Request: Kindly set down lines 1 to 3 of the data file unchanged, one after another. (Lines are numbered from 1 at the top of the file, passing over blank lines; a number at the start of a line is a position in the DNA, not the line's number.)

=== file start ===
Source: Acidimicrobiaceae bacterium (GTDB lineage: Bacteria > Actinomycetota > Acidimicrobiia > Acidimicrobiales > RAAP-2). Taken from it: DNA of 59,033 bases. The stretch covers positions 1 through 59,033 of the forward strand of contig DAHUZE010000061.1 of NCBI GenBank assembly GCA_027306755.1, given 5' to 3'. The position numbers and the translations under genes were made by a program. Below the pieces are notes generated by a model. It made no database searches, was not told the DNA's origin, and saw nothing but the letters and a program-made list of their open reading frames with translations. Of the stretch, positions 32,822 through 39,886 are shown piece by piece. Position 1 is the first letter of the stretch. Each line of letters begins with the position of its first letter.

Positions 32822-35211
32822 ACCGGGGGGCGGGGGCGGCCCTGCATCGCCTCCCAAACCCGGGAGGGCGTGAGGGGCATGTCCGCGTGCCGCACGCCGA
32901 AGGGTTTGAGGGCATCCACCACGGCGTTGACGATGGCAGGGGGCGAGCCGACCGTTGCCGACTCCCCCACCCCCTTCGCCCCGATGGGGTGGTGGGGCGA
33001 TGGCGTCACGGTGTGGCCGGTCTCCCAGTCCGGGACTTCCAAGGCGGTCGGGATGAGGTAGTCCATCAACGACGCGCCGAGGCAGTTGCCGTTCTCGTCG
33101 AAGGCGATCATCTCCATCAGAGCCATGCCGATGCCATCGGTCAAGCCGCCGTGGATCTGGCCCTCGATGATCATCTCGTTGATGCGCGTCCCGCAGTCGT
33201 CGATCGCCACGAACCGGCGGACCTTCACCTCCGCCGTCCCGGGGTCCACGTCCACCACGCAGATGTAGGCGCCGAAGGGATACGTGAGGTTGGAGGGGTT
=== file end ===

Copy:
Source: Acidimicrobiaceae bacterium (GTDB lineage: Bacteria > Actinomycetota > Acidimicrobiia > Acidimicrobiales > RAAP-2). Taken from it: DNA of 59,033 bases. The stretch covers positions 1 through 59,033 of the forward strand of contig DAHUZE010000061.1 of NCBI GenBank assembly GCA_027306755.1, given 5' to 3'. The position numbers and the translations under genes were made by a program. Below the pieces are notes generated by a model. It made no database searches, was not told the DNA's origin, and saw nothing but the letters and a program-made list of their open reading frames with translations. Of the stretch, positions 32,822 through 39,886 are shown piece by piece. Position 1 is the first letter of the stretch. Each line of letters begins with the position of its first letter.

Positions 32822-35211
32822 ACCGGGGGGCGGGGGCGGCCCTGCATCGCCTCCCAAACCCGGGAGGGCGTGAGGGGCATGTCCGCGTGCCGCACGCCGA